TELECOM Digest OnLine - Sorted: Cyberspace Comes to Aid of Kashmir Earthquake Survivors

Cyberspace Comes to Aid of Kashmir Earthquake Survivors

Terry Friel (
Wed, 30 Nov 2005 12:33:04 -0600

By Terry Friel

As Pakistan and India were still floundering to respond in the early
hours after the Kashmir quake, a convoy laden with supplies snaked its
way along the debris-cluttered road to one of the worst-hit areas in

The mission of mercy began with a simple SMS in Islamabad.

The armies and emergency services of India and Pakistan were caught
largely off guard by the October 8 quake that killed more than 73,000
and made millions homeless, but new technology is allowing ordinary
people to step in and help in a major way.

"(The) army has been very inefficient and poor with their response and
efforts," said Zohare Haider, a project coordinator at Nortel in
Islamabad who helped organize that early convoy and has been arranging
more support since through his Web log, or blog, Shakethequake

"The Sunday after the quake, a friend sent an SMS saying we should get
together and help out," wrote Haider, replying to an Internet
message. ""We all met at his house ... and that's when things just
went out of control."

Haider has now quit Nortel to work for a relief agency.

Within hours, the group had scraped together 12 truckloads of food,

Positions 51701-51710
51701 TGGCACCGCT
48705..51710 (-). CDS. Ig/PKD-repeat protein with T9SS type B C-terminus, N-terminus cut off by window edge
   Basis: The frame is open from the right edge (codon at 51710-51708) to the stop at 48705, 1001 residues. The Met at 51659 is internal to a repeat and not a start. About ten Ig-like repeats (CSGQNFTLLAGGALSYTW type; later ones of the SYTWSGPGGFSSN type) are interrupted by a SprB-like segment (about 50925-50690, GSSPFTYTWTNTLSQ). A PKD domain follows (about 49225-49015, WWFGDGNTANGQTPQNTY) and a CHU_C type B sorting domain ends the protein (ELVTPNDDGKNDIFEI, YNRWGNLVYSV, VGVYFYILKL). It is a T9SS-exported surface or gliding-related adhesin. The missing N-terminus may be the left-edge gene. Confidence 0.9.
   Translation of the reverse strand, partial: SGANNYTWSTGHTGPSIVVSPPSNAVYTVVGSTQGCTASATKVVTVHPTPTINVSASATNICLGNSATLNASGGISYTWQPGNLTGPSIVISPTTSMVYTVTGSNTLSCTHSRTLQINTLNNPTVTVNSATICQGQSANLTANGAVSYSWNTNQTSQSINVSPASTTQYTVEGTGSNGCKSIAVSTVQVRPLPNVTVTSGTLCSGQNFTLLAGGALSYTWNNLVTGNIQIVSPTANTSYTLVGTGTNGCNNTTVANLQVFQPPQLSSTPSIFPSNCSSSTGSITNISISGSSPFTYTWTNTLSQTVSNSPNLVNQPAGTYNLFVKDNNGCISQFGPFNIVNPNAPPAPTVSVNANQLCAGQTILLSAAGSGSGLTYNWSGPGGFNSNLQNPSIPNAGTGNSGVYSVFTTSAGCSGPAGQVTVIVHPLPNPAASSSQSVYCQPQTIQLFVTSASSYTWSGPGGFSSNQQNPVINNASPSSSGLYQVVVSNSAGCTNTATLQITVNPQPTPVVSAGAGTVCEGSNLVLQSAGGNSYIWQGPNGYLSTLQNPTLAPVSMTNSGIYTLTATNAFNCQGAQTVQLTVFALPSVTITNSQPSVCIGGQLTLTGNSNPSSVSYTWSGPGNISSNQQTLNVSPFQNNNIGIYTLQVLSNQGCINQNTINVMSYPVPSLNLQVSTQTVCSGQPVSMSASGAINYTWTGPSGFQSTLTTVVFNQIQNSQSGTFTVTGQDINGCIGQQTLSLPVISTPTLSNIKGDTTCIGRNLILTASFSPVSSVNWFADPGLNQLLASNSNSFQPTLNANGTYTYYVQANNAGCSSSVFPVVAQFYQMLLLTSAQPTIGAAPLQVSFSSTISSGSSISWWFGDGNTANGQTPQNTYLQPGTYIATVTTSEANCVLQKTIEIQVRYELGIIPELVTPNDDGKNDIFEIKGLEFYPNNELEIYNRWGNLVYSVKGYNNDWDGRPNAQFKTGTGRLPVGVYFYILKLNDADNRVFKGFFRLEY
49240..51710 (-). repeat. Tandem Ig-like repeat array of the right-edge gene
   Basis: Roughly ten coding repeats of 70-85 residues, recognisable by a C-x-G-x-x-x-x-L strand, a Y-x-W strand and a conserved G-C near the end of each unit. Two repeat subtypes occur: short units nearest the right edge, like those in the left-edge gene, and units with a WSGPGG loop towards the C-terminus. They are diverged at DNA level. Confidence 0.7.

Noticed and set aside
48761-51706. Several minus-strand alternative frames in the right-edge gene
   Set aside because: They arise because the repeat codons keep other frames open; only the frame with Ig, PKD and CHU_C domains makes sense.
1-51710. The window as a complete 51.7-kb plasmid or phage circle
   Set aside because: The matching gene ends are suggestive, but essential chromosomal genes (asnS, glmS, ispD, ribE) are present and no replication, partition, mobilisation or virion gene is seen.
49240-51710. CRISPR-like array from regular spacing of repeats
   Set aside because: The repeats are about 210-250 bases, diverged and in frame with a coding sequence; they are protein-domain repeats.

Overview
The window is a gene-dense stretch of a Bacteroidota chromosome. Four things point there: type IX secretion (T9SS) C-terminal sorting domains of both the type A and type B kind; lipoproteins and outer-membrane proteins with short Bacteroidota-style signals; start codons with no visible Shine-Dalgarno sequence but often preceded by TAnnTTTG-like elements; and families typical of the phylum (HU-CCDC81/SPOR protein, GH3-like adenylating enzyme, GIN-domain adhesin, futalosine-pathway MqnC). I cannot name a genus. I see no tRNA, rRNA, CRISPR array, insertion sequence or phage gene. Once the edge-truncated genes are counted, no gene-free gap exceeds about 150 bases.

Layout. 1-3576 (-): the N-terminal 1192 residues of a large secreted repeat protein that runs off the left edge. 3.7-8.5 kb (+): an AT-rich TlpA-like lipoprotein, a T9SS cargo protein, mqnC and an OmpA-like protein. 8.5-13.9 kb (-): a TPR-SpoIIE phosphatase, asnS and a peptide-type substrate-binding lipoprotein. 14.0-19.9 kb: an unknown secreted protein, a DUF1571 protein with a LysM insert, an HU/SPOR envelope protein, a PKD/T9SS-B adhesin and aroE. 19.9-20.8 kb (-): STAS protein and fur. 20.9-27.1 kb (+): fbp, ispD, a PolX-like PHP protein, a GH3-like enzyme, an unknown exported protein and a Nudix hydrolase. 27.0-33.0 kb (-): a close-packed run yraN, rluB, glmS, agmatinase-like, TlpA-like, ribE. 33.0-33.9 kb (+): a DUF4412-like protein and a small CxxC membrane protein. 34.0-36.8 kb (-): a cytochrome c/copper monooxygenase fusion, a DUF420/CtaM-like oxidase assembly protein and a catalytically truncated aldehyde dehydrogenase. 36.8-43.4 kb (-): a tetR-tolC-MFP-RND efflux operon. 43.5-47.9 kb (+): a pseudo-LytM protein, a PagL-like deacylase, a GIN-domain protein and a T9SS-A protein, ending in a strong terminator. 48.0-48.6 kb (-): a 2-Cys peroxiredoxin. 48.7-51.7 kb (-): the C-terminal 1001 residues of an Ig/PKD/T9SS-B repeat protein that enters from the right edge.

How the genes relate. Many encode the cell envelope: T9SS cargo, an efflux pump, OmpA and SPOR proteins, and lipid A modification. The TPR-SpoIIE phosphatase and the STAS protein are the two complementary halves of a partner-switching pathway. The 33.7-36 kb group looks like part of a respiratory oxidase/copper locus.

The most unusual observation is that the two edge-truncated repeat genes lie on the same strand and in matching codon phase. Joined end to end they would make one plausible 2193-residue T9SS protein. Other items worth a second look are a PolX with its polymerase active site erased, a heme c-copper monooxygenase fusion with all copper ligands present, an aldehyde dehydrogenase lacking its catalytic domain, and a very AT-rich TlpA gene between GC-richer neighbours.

blankets, medicine and supplies and almost 30 million Pakistani rupees
and were on their way to Balakot in Pakistan's North West Frontier


Spurred by the success of blogs on the Indian Ocean tsunami and
Hurricane Katrina, bloggers have opened up new sites to raise and
channel donations, coordinate efforts on the ground and match
volunteers and donors with aid groups and projects.

SMS, or text messaging, has also been used for everything from
coordinating aid to letting people in the United States make donations
a few cents at a time and have it added to their monthly cellphone

Blogs such as Quakehelp have had tens
of thousands of hits, many in the early days of the Kashmir
disaster. Postings range from NGOs calling for volunteers and doctors
to discussions on the best material for winter shelters and appeals
for more supplies.

Contributors include aid groups and ordinary Net surfers. Because they
act in a way like community noticeboards, putting people in touch with
each other, bloggers say they have no way of knowing how much aid they

It is not the first time blogs have helped in the wake of a major
disaster. They were prominent after the tsunami and Hurricane
Katrina. Many of those behind Kashmir quake blogs also blogged the
tsunami, Katrina and Hurricane Rita.

Mumbai-based writer Peter Griffin, one of a loose group from around
the world that set up Quakehelp, said their Katrina blog drew more
than a million hits a day at its peak.

"I'd put that down to the much higher Internet access in the USA," he

The sensitivities involved in Indian and Pakistani Kashmir, where both
armies are faced off over a ceasefire line, have made aid work harder,
bloggers say.

"The information hasn't been easy to find," said Griffin. "It's a
sensitive area politically and a remote, almost hostile land."

Quake survivors in Indian and Pakistani Kashmir complain official aid
was slow to reach them in the critical early days and some say their
armies were too slow to respond.

But the armies were also hopelessly short of resources for dealing
with a disaster on such a colossal scale, as well as being badly hit
by casualties themselves, and have been praised by aid agencies for
the way they have built up their efforts.

Copyright 2005 Reuters Limited.

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